Almost all of Australia's native vegetation communities have been invaded, or are vulnerable to invasion by exotic species that could result in changes to the structure, species composition, fire frequency and abundance of native communities.

Nationally, invasive plants continue to invade the land with exotic species accounting for about 15% of flora. About one-quarter of them are either serious environmental weeds or have the potential to be serious weeds.

Weeds may out-compete native plants because they may not be affected by the pests or diseases that would normally control them in their natural habitats. Subsequently, the disturbed environment provides different conditions that better suit the invading weed.

As a result the weed may grow faster than native plants and successfully compete for available nutrients, water, space and sunlight. It will also reduce natural diversity by smothering native plants or preventing them from growing back after clearing, fire or other disturbance. Weeds replace the native plants that animals use for shelter, food and nesting.

Weeds are often excellent at surviving and reproducing in disturbed environments and are often the first species to colonise and dominate in these conditions.
(Source: environment.gov.au)



In biology and ecology, extinction is the end of an organism or of a group of organisms (taxon), normally a species. The moment of extinction is generally considered to be the death of the last individual of the species, although the capacity to breed and recover may have been lost before this point.
(Source: wikipedia)


Flagship species

Flagship species are iconic animals that provide a focus for raising awareness and stimulating action and funding for broader conservation efforts. Strategially focusing efforts on these species will also help conserve the many other species which share their habitats and/or are vulnerable to the same threats.
(Source: wwf)



Describes the emergence of discontinuities (fragmentation) in an organism's preferred environment (habitat), causing population fragmentation. Habitat fragmentation can be caused by geological processes that slowly alter the layout of the physical environment (suspected of being one of the major causes of speciation), or by human activity such as land conversion, which can alter the environment much faster and causes extinctions of many species.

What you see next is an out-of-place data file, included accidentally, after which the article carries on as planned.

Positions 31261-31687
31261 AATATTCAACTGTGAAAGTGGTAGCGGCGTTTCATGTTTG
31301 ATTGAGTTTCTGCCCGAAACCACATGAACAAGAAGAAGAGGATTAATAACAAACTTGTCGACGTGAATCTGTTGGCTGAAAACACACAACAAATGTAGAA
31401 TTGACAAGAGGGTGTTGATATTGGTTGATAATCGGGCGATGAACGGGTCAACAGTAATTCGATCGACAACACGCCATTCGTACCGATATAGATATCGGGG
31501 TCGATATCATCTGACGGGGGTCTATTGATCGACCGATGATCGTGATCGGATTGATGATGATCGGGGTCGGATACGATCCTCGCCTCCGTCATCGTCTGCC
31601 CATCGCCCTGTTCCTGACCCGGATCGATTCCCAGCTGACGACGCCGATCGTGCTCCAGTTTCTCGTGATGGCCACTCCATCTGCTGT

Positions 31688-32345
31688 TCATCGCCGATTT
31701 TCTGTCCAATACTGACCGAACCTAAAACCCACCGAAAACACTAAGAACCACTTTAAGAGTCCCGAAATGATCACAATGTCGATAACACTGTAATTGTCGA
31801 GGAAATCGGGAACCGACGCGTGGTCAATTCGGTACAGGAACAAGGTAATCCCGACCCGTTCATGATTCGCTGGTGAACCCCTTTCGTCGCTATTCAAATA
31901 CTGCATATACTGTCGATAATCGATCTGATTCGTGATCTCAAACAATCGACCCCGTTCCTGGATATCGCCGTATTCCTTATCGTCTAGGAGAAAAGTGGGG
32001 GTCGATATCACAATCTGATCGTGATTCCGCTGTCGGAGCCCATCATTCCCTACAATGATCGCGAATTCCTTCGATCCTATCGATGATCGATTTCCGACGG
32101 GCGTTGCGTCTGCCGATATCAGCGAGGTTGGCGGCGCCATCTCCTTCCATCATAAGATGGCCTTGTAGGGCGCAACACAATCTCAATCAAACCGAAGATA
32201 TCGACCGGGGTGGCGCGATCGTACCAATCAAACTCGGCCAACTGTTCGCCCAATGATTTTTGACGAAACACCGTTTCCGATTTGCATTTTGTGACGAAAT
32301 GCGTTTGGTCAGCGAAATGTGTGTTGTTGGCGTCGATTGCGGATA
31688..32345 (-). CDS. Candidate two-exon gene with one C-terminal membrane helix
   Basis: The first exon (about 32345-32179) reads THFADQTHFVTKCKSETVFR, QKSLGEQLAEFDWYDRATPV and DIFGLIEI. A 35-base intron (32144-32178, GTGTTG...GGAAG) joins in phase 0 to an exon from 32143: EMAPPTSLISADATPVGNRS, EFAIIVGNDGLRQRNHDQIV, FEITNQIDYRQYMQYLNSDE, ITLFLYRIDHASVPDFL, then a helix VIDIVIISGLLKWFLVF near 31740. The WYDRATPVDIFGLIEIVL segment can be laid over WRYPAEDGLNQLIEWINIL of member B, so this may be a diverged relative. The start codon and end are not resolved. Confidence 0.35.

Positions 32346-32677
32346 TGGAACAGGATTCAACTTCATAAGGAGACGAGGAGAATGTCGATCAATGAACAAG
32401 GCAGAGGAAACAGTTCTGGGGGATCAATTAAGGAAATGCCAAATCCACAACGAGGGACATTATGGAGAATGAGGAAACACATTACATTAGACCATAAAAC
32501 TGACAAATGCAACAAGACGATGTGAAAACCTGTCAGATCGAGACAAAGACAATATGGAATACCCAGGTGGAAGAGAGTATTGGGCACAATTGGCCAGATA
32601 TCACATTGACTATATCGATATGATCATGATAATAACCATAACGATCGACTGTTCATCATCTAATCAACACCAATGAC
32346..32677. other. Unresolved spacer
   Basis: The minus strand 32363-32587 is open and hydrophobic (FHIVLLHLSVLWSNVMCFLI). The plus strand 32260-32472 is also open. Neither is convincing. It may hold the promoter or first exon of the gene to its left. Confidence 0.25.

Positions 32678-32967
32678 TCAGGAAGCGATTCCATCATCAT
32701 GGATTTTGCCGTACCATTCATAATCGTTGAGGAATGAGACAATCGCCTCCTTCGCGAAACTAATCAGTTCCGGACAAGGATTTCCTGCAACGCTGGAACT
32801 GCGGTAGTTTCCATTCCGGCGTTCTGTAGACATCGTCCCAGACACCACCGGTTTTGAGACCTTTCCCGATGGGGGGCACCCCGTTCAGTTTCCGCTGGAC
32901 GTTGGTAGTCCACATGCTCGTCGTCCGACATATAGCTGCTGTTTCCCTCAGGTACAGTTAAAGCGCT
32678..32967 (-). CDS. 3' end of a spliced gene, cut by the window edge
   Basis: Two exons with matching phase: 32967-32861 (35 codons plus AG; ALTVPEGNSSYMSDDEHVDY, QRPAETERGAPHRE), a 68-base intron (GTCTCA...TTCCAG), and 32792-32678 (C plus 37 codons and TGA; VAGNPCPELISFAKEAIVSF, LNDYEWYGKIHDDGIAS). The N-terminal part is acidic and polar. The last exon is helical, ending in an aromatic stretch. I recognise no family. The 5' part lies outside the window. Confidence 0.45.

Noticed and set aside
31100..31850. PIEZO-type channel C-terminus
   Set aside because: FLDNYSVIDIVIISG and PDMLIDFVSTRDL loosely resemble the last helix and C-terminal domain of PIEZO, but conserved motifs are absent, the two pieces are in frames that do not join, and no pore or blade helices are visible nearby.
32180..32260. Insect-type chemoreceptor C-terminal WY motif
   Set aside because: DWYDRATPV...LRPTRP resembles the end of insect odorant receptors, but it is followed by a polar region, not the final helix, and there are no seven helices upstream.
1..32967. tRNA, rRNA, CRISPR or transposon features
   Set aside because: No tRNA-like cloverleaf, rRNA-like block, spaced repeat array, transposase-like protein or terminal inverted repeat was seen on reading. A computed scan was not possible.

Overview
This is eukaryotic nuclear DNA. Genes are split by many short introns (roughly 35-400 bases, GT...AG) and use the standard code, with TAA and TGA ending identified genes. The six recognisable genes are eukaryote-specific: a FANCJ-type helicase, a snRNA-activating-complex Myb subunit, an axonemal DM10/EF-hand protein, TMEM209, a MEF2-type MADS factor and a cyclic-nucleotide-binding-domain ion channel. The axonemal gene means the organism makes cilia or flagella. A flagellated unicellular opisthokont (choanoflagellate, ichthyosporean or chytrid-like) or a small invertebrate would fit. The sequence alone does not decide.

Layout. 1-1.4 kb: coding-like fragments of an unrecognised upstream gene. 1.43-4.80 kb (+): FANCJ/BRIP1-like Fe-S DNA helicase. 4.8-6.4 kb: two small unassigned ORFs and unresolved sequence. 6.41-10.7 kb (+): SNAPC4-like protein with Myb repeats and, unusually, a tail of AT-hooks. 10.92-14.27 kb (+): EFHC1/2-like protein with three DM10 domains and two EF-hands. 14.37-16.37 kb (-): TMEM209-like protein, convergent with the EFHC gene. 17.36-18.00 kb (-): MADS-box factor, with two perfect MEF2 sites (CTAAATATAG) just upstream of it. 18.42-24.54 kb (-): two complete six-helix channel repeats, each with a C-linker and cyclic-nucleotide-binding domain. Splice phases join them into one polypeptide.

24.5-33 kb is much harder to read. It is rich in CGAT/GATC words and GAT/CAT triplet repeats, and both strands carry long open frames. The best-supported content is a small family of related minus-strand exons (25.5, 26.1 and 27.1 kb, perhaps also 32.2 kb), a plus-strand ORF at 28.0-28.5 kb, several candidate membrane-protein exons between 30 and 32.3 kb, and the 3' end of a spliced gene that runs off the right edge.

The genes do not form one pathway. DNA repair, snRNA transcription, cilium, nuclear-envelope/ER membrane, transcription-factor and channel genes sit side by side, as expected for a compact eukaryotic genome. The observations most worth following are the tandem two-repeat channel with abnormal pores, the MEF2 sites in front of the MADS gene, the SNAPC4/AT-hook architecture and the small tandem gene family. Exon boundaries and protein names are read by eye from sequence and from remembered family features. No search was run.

(Source: wikipedia)



In zoology, a folivore is a herbivore that specializes in eating leaves. Mature leaves contain a high proportion of hard-to-digest cellulose, less energy than other types of foods, and often toxic compounds. For this reason folivorous animals tend to have long digestive tracts and slow metabolisms.

Additionally, as has been observed in folivorous primates, they exhibit a strong preference towards immature leaves, which tend to be easier to chew, tend to be higher in energy, protein, lower in fibre and poisons than more mature fibrous leaves.
(Source: wikipedia)


The genotype is the set of genes in DNA which is responsible for a particular trait. The phenotype is the physical expression, or characteristics, of that trait. For example, two organisms that have even the minutest difference in their genes are said to have different genotypes. These two mice may have different genotypes and both can still be white if they share the particular phenotype for white fur.
(Source: yourdictionary.com)



A genus (pl. genera) is a taxonomic rank used in the biological classification of living and fossil organisms in biology. In the hierarchy of biological classification, genus comes above species and below family. In binomial nomenclature, the genus name forms the first part of the binomial species name for each species within the genus.
(Source: wikipedia)


Glyphosate herbicide

A broad-spectrum systemic herbicide used to kill, especially annual broadleaf weeds and grasses known to compete with native plants.



A habitat is an ecological or environmental area that is inhabited by a particular species of animal, plant, or other type of organism. A place where a living thing lives is its habitat. It is a place where it can find food, shelter, protection and mates for reproduction. It is the natural environment in which an organism lives, or the physical environment that surrounds a species population.